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Yu Miaojie: Rise in global status


China's GDP grew 3.2 percent year-on-year in the second quarter of this year, an outstanding performance given that the economy contracted by 6.8 percent in the first quarter due to the novel coronavirus pandemic. In contrast, the US economy contracted at an annual rate of 32.9 percent in the second quarter, the worst slump since 1947 and more than what the International Monetary Fund had predicted in June. Developed economies at large reported an average decrease of 8 percent.

If developed countries, especially G7 countries, see their GDP decline by 10 percent this year, the gap between their economic growth and China's would be wider than previously forecast. In recent years, the Chinese economy grew at 6 percent a year on average, and developed economies at 1 to 2 percent-a difference of about 4 percentage points. The difference now is more than 10 percentage points.

With its production and other economic activities returning to almost normal and considering the sheer size of its economy, China will play a key role in lifting the global economy out of recession, which means the long-term positive momentum of the Chinese economy will not change because of the pandemic. Instead, in the post-pandemic era, its status in the global economy will further rise. China's economy will overcome the difficulties amid the global downturn and its comparative advantages will increase after the pandemic is contained.

First, the Chinese economy seems to have bottomed out in the second quarter. At least that is what various indicators show. The economic targets set in this year's Government Work Report are well on track to be achieved-for instance, the first half of the year saw the creation of 5.64 million new urban jobs, achieving 62.7 percent of the annual target.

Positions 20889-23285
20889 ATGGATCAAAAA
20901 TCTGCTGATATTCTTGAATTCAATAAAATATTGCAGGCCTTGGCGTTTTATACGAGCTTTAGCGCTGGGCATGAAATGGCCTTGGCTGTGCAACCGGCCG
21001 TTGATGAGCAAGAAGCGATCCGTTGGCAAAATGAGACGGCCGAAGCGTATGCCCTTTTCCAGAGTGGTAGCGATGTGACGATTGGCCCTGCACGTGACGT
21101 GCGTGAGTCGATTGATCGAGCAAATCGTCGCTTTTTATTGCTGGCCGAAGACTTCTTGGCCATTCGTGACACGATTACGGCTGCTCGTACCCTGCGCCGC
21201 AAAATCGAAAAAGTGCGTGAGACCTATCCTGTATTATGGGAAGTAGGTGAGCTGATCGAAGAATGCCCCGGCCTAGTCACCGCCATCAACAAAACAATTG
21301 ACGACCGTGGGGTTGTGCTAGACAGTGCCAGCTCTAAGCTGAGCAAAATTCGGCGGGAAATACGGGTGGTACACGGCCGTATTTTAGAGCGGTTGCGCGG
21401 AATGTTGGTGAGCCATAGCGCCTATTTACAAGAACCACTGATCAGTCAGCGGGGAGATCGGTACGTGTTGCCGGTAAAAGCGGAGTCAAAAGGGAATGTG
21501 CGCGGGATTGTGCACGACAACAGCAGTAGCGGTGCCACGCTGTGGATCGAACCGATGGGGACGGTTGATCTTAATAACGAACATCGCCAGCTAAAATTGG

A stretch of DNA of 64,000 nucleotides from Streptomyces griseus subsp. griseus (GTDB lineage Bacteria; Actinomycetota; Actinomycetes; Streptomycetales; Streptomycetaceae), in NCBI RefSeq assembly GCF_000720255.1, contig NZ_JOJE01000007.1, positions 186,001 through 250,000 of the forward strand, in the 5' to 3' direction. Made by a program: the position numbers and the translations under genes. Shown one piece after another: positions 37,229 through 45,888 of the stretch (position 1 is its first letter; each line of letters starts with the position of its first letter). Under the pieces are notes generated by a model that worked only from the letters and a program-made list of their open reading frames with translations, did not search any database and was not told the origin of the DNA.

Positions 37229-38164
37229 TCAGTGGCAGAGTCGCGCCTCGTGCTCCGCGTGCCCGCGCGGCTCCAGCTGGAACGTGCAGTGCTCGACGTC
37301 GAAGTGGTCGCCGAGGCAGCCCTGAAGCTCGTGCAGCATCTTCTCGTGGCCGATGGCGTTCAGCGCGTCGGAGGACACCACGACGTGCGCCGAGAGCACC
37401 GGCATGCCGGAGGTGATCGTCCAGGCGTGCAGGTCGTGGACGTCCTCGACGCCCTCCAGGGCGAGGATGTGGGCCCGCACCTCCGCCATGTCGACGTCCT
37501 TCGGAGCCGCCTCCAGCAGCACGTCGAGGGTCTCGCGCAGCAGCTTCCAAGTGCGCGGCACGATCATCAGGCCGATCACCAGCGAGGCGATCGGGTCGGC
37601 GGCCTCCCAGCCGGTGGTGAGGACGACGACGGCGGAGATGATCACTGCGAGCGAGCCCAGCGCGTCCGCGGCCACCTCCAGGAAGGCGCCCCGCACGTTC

In the agriculture sector, summer grain output increased by nearly 1 percent compared with 2019. Industrial production, too, has rebounded, and the purchasing managers' index has been above 50 percent-which indicates expansion-for four months in a row. Also, the high-tech, manufacturing, transportation, integrated circuit and industrial robot sectors among others have registered growth.

In terms of foreign trade, major economies are expected to see their foreign trade volume slump by about 11 percent this year, according to IMF estimates-while China's trade volume dipped by only 3 percent in the first half. And since China has a significant trade surplus, even if its foreign trade continues to slip in the second half, it can still have a whole-year surplus.

Second, the pandemic has created bigger opportunities than challenges for China. In the first half, China's economy contracted by 1.6 percent year-on-year-compared with the 32.9 percent contraction of the US economy, which means China could replace the US as the world's largest economy earlier than previously thought-we estimate the Chinese economy would catch up with the US economy by 2026, or earlier.